Illuminance calculation on a virtual surface?

Hi-

I have been using a script with rtrace to calculate the illuminance
values on a grid of points representing the work surface in my modeled
room. But now I would like to generate a false-color image of the
illuminance values on a plane .8m above the floor. I can easily do
the floor (or walls, etc.) with a parallel projection view, but I
don't see how to get the workplane illuminance values without creating
an opaque surface at the correct height which would change the light
distribution. Does anyone know of a way to specify a "virtual" surface
or other technique to do this?

Thanks,
Jim Estes

Hello Jim,

You can simply slightly change your script by specifying rtrace option -fac that will directly generate a Radiance picture on its output. Of course, you will surely have to increase the density of the calculation points piped to rtrace in order to have a picture with reasonable size.

Raphael Compagnon

···

At 27.06.2004 23:02, you wrote:

Hi-

I have been using a script with rtrace to calculate the illuminance
values on a grid of points representing the work surface in my modeled
room. But now I would like to generate a false-color image of the
illuminance values on a plane .8m above the floor. I can easily do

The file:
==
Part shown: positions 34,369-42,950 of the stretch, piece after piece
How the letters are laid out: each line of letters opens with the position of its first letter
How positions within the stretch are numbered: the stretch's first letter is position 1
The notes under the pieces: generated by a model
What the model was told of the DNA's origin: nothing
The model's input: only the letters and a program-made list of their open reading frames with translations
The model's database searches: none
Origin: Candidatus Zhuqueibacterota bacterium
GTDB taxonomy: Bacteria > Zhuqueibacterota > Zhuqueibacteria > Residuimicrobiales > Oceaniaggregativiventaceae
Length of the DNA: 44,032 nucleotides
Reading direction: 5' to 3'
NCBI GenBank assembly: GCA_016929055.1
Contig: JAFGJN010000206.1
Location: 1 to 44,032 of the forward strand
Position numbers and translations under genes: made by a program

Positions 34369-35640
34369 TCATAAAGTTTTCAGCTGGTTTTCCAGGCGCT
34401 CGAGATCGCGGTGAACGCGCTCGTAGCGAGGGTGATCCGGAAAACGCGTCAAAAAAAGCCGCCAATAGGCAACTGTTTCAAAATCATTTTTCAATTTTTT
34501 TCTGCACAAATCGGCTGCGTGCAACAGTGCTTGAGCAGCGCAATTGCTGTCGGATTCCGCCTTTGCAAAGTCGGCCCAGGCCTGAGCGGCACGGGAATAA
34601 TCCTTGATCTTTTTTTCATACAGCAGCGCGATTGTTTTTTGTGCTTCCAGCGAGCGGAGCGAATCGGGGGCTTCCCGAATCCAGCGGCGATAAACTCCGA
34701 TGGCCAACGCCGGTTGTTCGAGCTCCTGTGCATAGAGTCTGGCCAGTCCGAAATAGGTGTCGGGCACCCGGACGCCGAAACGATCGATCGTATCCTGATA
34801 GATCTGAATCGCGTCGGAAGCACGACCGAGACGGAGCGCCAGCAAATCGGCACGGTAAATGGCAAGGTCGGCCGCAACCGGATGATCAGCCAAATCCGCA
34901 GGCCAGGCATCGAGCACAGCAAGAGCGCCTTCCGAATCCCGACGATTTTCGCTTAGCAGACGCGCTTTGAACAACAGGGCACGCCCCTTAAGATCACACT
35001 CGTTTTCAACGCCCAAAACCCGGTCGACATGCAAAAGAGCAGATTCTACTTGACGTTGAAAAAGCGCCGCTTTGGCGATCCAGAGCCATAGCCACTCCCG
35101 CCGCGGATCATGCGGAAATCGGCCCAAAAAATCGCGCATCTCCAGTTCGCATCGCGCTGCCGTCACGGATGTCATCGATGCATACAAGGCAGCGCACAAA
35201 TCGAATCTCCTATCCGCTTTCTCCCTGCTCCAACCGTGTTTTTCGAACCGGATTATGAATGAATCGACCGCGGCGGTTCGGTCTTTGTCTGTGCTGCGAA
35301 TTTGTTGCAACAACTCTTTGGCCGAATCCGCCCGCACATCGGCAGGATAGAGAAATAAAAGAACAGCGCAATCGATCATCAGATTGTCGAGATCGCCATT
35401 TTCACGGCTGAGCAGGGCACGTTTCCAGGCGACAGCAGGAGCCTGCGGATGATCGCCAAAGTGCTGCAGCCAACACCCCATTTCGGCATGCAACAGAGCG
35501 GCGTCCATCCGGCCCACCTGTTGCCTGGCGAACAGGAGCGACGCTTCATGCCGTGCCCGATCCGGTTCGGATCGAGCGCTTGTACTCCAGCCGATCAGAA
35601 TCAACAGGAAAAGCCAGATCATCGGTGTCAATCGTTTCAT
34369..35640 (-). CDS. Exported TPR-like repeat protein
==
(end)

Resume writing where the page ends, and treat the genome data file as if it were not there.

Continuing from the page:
the floor (or walls, etc.) with a parallel projection view, but I
don't see how to get the workplane illuminance values without creating
an opaque surface at the correct height which would change the light
distribution. Does anyone know of a way to specify a "virtual" surface
or other technique to do this?

Thanks,
Jim Estes

Raphael Compagnon wrote:

Hello Jim,

You can simply slightly change your script by specifying rtrace option -fac that will directly generate a Radiance picture on its output. Of course, you will surely have to increase the density of the calculation points piped to rtrace in order to have a picture with reasonable size.

How about making the plane out of a trans material with zero reflectance and 100% transmission? Martin (Moeck), didn't you mention that technique once? Or am I confused again? =8-)

···

----

      Rob Guglielmetti

e. [email protected]
w. www.rumblestrip.org

No good. Trans gets ignored by the rpict -i option. Just use pfilt to scale the illuminance map if it's not big enough. (John M's suggestion -- he's sitting next to me in Leicester.)

-Greg

···

From: Rob Guglielmetti <[email protected]>
Date: June 28, 2004 3:12:13 PM GMT+01:00

Raphael Compagnon wrote:

Hello Jim,
You can simply slightly change your script by specifying rtrace option -fac that will directly generate a Radiance picture on its output. Of course, you will surely have to increase the density of the calculation points piped to rtrace in order to have a picture with reasonable size.

How about making the plane out of a trans material with zero reflectance and 100% transmission? Martin (Moeck), didn't you mention that technique once? Or am I confused again? =8-)

----

     Rob Guglielmetti

e. [email protected]
w. www.rumblestrip.org

Hi Greg, Hi John,

Greg Ward wrote: